. I'd highly recommend her. In my case, since I do podcasts, I also had to purchase top quality recording equipment (My two mics, LS10 Olympus recorder and tripods were $750 and the Sony Sound Forge editing software $200, so all in all, your own 'radio show' for under $1000. A bargain!)
Q: What are the most important attributes a citizen journalist can have?
A: Tenacity is a key factor in being a citizen journalist. When you ask for an interview, you can't say: I represent the NY Times or such; you have a brand that no one (or only a few) has heard of, so you have to be tenacious and persuasive. Use what you've done before as your calling card.
For example, when I asked Maureen Dowd for an interview, I mentioned that I'd already interviewed Martin Sheen and Charlie Rose. That brings you credibility. If you're new to citizen journalism, start small, build your clips by submitting stories to your local newspaper/online sites in which you have some expertise.
You also have to be pretty disciplined (I'm committed to doing 2 podcasts a week), keep focused on your niche, keep focused on quality and follow any door that opens, even if it's just ajar. For example, after I interviewed PBS's Charlie Rose this spring, I followed up with him to get feedback on my interview skills. He was very encouraging and gave this excellent advice: The only secret is read everything, talk to everybody, be prepared, listen and hear, and seize the moment, any moment. Good advice from a top expert.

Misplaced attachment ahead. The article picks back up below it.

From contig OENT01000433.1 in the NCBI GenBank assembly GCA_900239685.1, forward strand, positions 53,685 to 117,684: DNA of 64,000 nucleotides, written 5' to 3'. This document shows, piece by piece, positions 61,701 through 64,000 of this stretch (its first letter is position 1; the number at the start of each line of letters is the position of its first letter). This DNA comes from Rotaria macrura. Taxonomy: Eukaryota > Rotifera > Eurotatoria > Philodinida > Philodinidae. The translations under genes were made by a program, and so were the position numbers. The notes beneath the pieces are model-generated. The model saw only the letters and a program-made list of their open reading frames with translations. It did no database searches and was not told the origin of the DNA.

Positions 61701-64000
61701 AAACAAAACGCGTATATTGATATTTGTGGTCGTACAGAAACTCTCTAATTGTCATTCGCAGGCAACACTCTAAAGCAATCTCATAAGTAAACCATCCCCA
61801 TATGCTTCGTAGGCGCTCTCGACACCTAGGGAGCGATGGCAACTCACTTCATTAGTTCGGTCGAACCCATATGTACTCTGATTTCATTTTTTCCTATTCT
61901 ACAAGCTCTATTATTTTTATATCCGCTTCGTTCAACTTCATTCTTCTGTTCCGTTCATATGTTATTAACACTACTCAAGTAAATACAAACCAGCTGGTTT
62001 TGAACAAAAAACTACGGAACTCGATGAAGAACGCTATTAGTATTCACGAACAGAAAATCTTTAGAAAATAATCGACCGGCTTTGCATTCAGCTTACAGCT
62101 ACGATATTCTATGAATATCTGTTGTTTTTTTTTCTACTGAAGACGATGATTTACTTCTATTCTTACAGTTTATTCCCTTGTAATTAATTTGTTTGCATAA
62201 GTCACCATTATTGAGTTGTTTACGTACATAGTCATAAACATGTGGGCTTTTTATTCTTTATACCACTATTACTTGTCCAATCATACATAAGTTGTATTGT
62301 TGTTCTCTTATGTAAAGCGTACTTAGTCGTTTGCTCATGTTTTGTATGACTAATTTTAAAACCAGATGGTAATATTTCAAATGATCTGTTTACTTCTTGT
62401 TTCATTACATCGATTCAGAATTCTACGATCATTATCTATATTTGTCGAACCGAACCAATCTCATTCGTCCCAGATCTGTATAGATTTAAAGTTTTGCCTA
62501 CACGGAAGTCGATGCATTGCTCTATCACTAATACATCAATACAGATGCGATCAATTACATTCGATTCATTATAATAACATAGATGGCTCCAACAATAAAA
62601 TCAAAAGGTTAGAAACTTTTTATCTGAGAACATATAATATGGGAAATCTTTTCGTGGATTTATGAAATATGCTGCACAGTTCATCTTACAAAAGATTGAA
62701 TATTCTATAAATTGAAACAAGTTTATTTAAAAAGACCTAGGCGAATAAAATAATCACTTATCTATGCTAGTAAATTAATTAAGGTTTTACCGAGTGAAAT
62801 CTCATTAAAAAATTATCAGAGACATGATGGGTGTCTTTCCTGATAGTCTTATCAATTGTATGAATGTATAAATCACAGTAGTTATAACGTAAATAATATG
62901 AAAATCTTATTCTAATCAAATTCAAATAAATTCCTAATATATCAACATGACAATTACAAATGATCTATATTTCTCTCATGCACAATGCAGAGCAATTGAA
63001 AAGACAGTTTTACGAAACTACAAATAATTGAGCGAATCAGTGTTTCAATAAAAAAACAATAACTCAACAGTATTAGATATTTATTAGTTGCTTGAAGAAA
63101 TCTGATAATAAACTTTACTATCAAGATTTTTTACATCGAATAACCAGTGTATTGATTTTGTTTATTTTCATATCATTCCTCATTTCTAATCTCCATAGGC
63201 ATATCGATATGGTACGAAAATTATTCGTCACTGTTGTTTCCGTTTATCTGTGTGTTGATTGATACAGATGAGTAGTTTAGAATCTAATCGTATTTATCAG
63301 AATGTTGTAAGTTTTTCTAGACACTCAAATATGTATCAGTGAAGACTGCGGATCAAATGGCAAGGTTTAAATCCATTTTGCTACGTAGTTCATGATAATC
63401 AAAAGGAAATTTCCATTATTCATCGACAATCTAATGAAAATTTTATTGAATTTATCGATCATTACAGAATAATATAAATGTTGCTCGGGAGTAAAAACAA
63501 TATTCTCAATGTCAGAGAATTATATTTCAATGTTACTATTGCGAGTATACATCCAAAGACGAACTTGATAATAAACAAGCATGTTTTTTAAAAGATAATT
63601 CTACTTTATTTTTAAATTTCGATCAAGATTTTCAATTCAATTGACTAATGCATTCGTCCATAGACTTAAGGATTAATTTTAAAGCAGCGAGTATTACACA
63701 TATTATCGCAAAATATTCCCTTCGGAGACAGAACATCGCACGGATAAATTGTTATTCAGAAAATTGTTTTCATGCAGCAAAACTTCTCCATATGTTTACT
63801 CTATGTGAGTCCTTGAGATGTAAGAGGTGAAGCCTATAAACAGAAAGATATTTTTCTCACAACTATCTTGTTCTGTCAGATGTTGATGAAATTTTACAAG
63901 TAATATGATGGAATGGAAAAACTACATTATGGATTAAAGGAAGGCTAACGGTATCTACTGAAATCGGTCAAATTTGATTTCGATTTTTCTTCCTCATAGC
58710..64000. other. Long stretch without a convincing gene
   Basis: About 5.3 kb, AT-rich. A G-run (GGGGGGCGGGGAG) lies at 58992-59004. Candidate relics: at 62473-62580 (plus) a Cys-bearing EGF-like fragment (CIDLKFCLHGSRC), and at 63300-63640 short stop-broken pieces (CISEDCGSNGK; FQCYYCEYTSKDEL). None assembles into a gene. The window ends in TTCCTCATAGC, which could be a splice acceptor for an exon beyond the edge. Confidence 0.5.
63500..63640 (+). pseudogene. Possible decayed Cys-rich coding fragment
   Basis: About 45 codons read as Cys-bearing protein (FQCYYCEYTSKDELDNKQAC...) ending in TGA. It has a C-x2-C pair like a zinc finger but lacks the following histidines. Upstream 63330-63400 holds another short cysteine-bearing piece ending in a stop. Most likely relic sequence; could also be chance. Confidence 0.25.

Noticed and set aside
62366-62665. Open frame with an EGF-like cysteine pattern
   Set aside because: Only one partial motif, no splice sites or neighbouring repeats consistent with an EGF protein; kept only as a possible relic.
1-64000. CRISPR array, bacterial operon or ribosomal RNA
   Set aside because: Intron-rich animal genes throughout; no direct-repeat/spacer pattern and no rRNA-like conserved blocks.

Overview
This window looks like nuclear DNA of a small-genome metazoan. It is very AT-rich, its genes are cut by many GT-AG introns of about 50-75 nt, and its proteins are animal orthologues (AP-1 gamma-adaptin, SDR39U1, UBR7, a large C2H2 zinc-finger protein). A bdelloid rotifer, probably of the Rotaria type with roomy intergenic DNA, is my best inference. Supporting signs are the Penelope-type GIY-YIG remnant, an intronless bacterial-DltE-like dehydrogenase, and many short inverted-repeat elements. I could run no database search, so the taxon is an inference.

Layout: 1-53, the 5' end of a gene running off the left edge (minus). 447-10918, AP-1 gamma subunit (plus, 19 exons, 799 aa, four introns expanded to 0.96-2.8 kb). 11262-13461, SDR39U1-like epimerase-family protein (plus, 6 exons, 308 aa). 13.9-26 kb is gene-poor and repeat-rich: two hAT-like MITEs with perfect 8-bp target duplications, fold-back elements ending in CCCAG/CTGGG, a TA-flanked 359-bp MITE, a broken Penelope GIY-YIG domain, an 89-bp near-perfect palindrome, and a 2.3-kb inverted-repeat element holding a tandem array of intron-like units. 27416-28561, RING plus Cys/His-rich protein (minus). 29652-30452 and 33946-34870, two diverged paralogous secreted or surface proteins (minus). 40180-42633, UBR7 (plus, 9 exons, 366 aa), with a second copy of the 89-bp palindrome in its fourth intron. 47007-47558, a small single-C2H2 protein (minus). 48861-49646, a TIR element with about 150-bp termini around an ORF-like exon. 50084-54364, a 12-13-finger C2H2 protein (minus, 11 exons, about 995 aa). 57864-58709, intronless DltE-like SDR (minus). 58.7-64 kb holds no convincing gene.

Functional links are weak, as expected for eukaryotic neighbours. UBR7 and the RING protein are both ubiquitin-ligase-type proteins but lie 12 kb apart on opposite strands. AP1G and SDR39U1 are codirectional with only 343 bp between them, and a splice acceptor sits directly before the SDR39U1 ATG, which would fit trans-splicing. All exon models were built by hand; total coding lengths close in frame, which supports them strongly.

I took this advice when I saw Jack Welch at an event here in Silicon Valley. He was in town helping promote his wife's book 10/10/10. After the presentation, most people were after her for a signature in their books. Instead, I made a bee line to the legend of business management...and got a short but very compelling interview with him about why businesses MUST go green.
Of course, making your journalism sustainable is an important challenge. I'm currently exploring sponsorship (corporate and NGO) for Fresh Dialogues, and paid content opportunities; and have also recently launched a Video Interview Service called A List Video.
I'm collaborating with top media producer, Ben Hess. And we'll be offering professional quality video interviews for a fee to young startups and enterprises who need video content for their websites. My hope is that revenues from this enterprise will help sustain Fresh Dialogues in the medium to long term.
Q: Do you view citizen journalism as a threat or a complement to the mainstream media? Why?
A: Citizen journalists complement mainstream media for sure (look at Twitter feeds from Iran being quoted on Lehrer Newshour!) but there needs to be some quality management. For sure, mainstream media is in the process of a massive overhaul.
Everything is up in the air and no one knows quite how things will fall in the next few years. For sure, there will be more fallout in traditional print media. Many newspapers in the world are in jeopardy and they have to die or move online.
My predication is that the cream will rise to the top however; the best quality journalists will survive and thrive. The Huffington Post is already thriving. Finding ways to fund and sustain good journalists will be a challenge; it will require a new business model. The good news for citizen journalists is that this is a time of incredible OPPORTUNITY.
While the media world is in flux, the world is almost flat and tremendous opportunities open up. Case in point: as well as Fresh Dialogues, I also blog for www.svmoms and was invited to take part in a conference call with Katie Couric in May. Yes indeed, THE Katie Couric wanted to know what the blogging community thought about her coverage.
My advice: read the book: What would Google Do? and Go for it!